John Stefanini, former business manager of Labourers’ International Union of North America Local 183 and a driving force of Toronto’s construction trade union movement, was hailed as a “man not afraid of anything,” by former NDP premier and federal Liberal leader Bob Rae.
The occasion was the launch of Stefanini’s memoirs, More Than We Bargained For: An untold story of exploitation, redemption, and the men who built a worker’s empire (Sutherland House 2019), at the Columbus Centre in Toronto.
“John’s book is an important historical record of the labour struggle for decent wages and health and safety we take for granted,” said Rae. “No one could push him around, not a premier, no one. But he always listened with quiet dignity.”
Stefanini wasn’t interested in running for office, he said, but was interested in building a union. And he was a remarkable success, as his memoir documents.
“You have to remember when the subways were being built in the 1960s many people died,” Rae said, noting the fight wasn’t just for money, it was to protect lives.
The book follows Stefanini’s path as he leaves Italy in 1959 to join his sister and brother-in-law as a gangly 18-year-old with nothing more than their address and a few dollars in his pocket.
Speaking no English, he was naturally drawn to the burgeoning Italian community in Toronto’s west end where he soon found camaraderie and work with tradesmen. It was soon apparent, however, that he had no aptitude for construction work, but it was just as quickly noted that he was rapidly learning English and was a good “people person.” Soon, he was working with the Brandon Hall group of trade unions which sought to break down barriers of the established unions catering to Scots, Irish and English workers.
Stefanini turned out to be a stellar organizer, signing up Italian tradesmen as quickly as he could find them.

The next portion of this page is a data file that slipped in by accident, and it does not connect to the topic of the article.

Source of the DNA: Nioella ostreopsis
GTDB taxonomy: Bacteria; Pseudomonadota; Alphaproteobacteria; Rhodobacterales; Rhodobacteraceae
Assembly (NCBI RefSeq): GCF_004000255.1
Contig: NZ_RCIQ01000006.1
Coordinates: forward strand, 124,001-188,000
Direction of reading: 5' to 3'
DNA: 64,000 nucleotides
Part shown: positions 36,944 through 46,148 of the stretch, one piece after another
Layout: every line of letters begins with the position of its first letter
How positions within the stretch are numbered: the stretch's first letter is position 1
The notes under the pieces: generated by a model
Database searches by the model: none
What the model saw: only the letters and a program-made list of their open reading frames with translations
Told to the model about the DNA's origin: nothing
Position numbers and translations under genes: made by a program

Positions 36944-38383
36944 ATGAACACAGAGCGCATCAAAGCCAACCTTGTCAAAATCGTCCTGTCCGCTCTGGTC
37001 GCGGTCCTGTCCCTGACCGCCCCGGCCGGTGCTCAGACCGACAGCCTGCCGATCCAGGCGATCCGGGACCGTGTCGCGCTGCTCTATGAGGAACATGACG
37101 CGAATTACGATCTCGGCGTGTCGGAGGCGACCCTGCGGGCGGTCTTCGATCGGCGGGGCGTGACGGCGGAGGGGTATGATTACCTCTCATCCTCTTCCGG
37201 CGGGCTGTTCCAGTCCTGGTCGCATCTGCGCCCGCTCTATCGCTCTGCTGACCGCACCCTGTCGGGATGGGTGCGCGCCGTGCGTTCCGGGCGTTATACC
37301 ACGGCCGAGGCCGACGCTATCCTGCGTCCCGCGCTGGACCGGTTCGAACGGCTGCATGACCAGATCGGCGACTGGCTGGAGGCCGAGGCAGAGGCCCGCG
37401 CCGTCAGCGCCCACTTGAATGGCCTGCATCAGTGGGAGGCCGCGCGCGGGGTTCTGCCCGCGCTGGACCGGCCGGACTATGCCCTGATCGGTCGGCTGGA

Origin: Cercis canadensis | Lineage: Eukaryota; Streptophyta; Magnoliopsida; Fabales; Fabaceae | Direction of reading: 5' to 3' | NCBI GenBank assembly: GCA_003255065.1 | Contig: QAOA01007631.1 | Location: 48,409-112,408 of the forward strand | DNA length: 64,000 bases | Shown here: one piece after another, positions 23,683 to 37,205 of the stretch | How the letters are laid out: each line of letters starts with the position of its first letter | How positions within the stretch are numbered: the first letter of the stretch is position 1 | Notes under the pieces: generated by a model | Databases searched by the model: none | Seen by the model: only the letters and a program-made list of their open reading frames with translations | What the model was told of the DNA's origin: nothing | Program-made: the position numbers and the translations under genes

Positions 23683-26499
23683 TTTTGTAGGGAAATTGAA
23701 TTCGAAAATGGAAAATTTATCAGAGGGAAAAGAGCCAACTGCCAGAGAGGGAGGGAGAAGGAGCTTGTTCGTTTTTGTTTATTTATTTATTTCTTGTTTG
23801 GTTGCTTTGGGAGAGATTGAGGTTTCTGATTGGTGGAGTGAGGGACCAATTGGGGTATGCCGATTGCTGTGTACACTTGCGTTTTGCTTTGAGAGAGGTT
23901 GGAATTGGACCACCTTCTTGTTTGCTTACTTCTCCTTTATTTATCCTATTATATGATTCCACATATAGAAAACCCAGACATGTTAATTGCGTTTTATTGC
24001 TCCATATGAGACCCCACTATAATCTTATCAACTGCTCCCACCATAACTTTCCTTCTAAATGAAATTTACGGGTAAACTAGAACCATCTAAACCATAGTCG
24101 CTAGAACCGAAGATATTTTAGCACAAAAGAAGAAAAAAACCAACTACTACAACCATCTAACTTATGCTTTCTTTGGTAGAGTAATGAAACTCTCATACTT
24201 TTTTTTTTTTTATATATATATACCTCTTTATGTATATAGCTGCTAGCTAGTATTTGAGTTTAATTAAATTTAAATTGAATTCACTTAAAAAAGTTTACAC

The need was dire. In 1960, two major events occurred — a strike and the deaths of five Italian tunnel workers — sandhogs — at Hoggs Hollow in Toronto.
The appalling safety condition exposed by the latter led to calls for changes to the labour code, but also galvanized the nascent Italian-led labour union movement.
In 1961 there was a second strike, this one more violent and ugly which brought subway construction to a grinding halt. It lasted six weeks, but before it was over Stefanini was arrested and jailed. When it came to his trial, he, and others, were shocked to face sentences of up to six months imprisonment “as an example to others,” such was the establishment’s distaste for union disruption.
When he emerged from jail — with more stories to tell — Stefanini was a working-class hero and it spurred his organizing talents to greater heights, ultimately leading to the growth of LIUNA 183 into the biggest construction local in North America. It was a path that would also see him rise to become business manager.
Rae was keynote speaker at the Columbus Centre event, which was chaired by John Cartwright, president of the Toronto & York Region Labour Council. The event also featured speeches by Odoardo Di Santo, former NDP MPP and chair of Ontario Workers’ Compensation Board, former Liberal MPP Greg Sorbara,and former senator Consiglio Di Nino.
All brought high praise for Stefanini’s work and his memoirs.
“John changed the labour market,” said Sorbara. “We should give credit where credit is due because credit is not always given in this world. Before the big strikes there was not much sympathy for the Italian migrant workers.”
Di Nino was also laudatory and keyed on why Stefanini was successful: “John thought people should be treated as human beings. He made things better than they were.”
Indeed, his most productive work on the front lines of the labour movement wasn’t with a bullhorn or a picket sign, said Di Santo, it was behind the scenes quietly making the union more inclusive.
“In 1960 and 1961 there was something of a cultural revolution in Canada not seen since the 1919 strikes in Winnipeg,” Di Santo said. “The media focused on the violence of the strikes but not the underlying cause. What John was doing was not glamorous.”